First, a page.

Sunday, 3 February 2013

So turn on them

The Telegraph is carrying a story (at least on its website) about how much grassroots Tories feel betrayed by Cameron with their focus on gay marriage.  I understand they have composed an angry letter which has been handed in to Number 10.  In particular I noted this comment:

One said grassroots members had been left “angry, disillusioned and deeply puzzled” over the “sudden” introduction of the proposals, as another said life-long supporters no longer felt “at home” in the Conservative Party. 

This post isn't about gay marriage but about the general dysfunctional relationship those in Westminster have with their grassroots "supporters".

Might I suggest to those grassroots Tories that Cameron and his ilk could not give a toss about your angry letter.  One only has to visit, my blogging friend over at Witterings from Witney to note how disinterested they are in viewpoints from their constituents and constituencies.  A letter is something they can simply ignore.  If they genuinely want a change in that relationship they have to deliver a message that cannot be ignored, one with real consequences.  What those grassroots conservatives might not have realised though is that they do have their fingers on a number of pressure points with regards to the MPs they have supported.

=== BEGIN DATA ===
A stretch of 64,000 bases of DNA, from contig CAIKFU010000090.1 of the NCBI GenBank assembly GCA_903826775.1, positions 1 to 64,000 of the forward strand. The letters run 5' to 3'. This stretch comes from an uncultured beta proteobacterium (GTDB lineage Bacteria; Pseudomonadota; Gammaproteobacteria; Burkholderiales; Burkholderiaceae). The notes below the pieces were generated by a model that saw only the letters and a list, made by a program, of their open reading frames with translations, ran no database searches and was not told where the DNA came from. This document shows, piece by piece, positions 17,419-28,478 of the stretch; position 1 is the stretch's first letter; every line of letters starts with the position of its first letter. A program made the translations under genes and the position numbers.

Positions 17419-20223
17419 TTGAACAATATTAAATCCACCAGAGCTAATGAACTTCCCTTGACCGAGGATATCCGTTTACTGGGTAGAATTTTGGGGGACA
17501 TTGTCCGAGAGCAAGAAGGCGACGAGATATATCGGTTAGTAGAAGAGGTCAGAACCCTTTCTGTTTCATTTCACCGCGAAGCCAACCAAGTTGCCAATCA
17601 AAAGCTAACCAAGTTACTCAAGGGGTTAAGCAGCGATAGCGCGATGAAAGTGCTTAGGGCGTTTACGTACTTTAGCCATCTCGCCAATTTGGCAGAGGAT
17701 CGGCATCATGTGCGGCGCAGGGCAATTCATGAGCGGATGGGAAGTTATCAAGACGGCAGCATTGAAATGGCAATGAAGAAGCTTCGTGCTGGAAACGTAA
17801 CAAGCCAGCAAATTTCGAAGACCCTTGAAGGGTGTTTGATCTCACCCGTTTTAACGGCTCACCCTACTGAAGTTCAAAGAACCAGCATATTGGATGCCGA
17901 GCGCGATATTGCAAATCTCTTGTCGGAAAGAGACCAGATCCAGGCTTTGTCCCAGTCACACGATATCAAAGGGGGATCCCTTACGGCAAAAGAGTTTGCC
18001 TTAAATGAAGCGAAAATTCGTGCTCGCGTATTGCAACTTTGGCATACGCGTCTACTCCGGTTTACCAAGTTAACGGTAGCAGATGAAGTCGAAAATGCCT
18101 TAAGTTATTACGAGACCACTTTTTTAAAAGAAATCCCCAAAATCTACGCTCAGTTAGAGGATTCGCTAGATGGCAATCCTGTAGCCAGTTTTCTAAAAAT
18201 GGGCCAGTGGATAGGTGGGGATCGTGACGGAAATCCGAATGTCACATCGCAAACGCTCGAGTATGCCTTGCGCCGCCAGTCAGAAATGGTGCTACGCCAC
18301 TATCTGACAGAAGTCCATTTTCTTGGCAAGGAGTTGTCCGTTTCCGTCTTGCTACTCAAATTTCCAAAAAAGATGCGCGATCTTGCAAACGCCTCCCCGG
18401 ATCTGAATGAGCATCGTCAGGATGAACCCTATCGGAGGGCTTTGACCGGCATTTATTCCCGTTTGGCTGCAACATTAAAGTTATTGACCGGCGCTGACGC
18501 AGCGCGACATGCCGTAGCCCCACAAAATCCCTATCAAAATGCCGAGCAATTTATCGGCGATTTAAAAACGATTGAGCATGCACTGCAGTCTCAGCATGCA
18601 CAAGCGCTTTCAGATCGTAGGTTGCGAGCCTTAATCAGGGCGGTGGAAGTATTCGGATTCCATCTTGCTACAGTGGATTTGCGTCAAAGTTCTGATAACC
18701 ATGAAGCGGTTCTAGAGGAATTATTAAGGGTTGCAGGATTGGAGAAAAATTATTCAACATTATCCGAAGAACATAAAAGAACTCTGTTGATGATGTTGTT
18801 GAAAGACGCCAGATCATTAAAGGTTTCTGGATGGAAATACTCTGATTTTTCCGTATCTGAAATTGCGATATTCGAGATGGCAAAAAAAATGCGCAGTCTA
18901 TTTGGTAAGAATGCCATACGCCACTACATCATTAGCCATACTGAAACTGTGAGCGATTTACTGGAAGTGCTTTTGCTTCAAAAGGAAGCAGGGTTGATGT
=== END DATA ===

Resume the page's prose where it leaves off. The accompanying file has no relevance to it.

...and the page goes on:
It all rests in the fact that local constituency is the place where the power shifts from the MP to the electorate and that the MP needs to crawl to the local voters in however a disingenuous fashion they do it in order to be returned to the trough.

I would say that rather than deliver a letter which will be filed under B1N, the local grassroots conservatives could consider delivering a metaphorical kick in the nuts to the party, their MP and his or her agent if they wanted to put on a show of power.

They could if they chose, write to the MPs PA and their agent and inform them, that because of their consistent failure to  fulfil their election promises, their standpoint on a number of issues that run counter to grassroots Conservatives and their wilful refusal to take on board those who have supported them, they will refuse to support all promotional activity within the local constituency, until such time that as MPs they recognise the MPs responsibility to the local party and the electorate.  Personally I would prefer the electorate only but it's a start.